Despite all the great news about our booming sales market in Austin, many of the sales are to investors and the result is an over-supplied rental market. Renters have never had it so good! In Austin TX you can rent a 4000+ square foot brand new home on a golf course for $2200 per month! Oh, and that comes with all the amenities including pool, and recreation facilities. The typical family homes however, 3 bdrm 2 baths with a double garage, about 1800 square feet, lease for between $1,100 and $1,200 on average. You pay between $150,000 and $180,000 to purchase one of these typical rental homes in an area with good schools.
Here is another article from today’s Austin Statesman regarding Austin’s strong real estate market. What we really have happening in Austin at the moment is a set of markets within the market. In fact, there are certain neighborhoods within which homes are selling so fast we have to get our buyer’s offers in on day one or we are too late. Other areas are strong but not crazy. And we are starting to see plenty of over-optimistic sellers who think the market will respond to pricing that is too high. This article touches on these topics and more.
Today’s Austin Statesman has several good real estate articles in the Business scection. I’m posting one below. The stories essentially state, among other things, that it’s becoming harder for buyers to find homes priced under $200,000 or close to downtown.
This is true to some extent, and we’ve certainly had our share of buyers miss out on multiple offer deals recently. But there are still plenty of homes out there at the moment, even as the supply dwindles. What is getting tougher is to find the best deals. Some of our buyers are having to write 3 to 5 offers before getting the home they want. Our job is to make sure they don’t get caught up in the frenzy of a bidding war and pay too much for the home while at the same time encouraging offers than can be competitive. Buyers who hesitate and do too much hand wringing may find that 6 months from now the homes they passed on look like a great deal that was missed. I’ll write more about the ins and outs of this soon, but for now, I think the article below is a pretty good one to read.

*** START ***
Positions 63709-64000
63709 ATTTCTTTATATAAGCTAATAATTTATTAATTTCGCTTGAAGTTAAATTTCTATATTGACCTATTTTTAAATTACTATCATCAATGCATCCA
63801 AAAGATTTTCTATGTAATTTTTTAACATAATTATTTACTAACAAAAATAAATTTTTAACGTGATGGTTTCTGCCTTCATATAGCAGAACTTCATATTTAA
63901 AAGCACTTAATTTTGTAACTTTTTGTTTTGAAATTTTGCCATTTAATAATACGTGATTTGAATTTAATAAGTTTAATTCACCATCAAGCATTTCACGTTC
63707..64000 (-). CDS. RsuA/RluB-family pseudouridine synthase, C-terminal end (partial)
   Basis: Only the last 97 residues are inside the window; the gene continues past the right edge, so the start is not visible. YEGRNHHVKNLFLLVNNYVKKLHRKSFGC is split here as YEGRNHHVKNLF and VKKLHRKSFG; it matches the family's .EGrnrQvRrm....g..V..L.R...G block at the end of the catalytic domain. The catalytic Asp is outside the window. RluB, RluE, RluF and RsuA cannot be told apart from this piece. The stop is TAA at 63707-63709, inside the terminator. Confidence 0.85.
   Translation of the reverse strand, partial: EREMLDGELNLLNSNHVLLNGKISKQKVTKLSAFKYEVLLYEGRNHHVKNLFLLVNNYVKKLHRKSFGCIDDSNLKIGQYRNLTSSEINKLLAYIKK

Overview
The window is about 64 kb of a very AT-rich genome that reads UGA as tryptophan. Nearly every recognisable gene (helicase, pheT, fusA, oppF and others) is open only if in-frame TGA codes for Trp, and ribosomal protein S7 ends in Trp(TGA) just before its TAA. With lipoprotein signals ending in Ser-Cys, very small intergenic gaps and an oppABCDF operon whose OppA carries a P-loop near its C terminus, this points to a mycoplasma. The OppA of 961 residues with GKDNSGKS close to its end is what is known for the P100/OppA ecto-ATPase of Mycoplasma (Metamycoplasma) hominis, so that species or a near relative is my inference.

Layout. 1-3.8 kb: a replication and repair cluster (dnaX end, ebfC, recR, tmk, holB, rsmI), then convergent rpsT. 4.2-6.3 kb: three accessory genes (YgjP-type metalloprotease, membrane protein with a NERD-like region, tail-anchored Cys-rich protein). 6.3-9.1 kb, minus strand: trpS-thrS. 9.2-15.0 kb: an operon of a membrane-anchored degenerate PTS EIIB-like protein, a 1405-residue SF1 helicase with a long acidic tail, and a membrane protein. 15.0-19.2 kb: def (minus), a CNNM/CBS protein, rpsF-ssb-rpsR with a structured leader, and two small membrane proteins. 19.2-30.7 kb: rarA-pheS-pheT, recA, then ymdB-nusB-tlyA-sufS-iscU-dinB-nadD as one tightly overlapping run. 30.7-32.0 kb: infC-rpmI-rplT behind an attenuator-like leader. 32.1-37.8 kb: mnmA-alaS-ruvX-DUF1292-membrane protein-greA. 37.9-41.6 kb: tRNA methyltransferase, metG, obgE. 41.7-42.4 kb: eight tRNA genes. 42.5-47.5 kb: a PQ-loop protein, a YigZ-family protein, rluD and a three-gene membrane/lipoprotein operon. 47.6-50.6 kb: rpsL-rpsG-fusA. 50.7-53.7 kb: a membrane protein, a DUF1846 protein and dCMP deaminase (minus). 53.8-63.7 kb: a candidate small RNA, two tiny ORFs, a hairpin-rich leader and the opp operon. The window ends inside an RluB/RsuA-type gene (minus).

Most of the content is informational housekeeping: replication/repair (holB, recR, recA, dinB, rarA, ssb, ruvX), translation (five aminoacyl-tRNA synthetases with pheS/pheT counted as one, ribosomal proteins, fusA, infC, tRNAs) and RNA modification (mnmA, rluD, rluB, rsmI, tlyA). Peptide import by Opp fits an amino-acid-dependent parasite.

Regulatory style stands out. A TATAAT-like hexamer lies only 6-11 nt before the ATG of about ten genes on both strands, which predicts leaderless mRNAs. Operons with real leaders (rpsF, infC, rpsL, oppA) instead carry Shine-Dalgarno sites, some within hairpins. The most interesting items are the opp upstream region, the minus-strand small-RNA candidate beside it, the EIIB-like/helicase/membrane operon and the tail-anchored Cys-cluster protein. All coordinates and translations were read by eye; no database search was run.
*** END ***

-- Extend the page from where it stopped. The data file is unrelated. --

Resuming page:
If you read my first post about mine and Sylvia’s arrival and first day in Las Vegas for the Keller Williams real estate convention, you know that we spent a lot of time waiting in big lines. The lines never did decrease but we acclimated, or were assimilated perhaps, to the drudgery involved in pedestrian mobility at the convention. On our 4th and final day here, the bottom line is it’s been a great trip.
We’ve been inspired, motivated and educated. Most of all, there remains no doubt that our decision to join Keller Williams less than 7 months ago, after being independent since 1993, was a good one. This is a company we are proud to be associated with and these are people we want to be in business with.
Now the challenge is to return home and apply what we’ve gained into actions that will produce better results for our Buyers and Sellers.
Sylvia and I arrived in Las Vegas last night for the Keller Williams real estate convention. Neither of us has been to Las Vegas in our 15 years of marriage, and we have no other reason to come here since we don’t drink, gamble or smoke. Since our arrival, we have spent more time standing in massive lines and waiting than we have in over 20 years living in Austin. I’m not joking.
First, we waited for our luggage at the airport – over an hour at the carousel. We were grateful that our bag finally appeared. Then we waited about another hour in a long serpentine line for a cab ride to our hotel. I’m not a time/motion expert, but it doesn’t take an urban planning engineer to see that the method employed to get people out of the airport and into cabs is extremely inefficient in Las Vegas, or at least it was on this night. It would work well to herd cattle into the backs of trucks, but it’s not the best way to move large numbers of people into cabs.
This is a followup to my blog article earlier this week regarding the possibility that Austin will impose certain construction and remodel limits in older neighborhoods.
I’m just going to reprint what appears in the Austin Statesman today …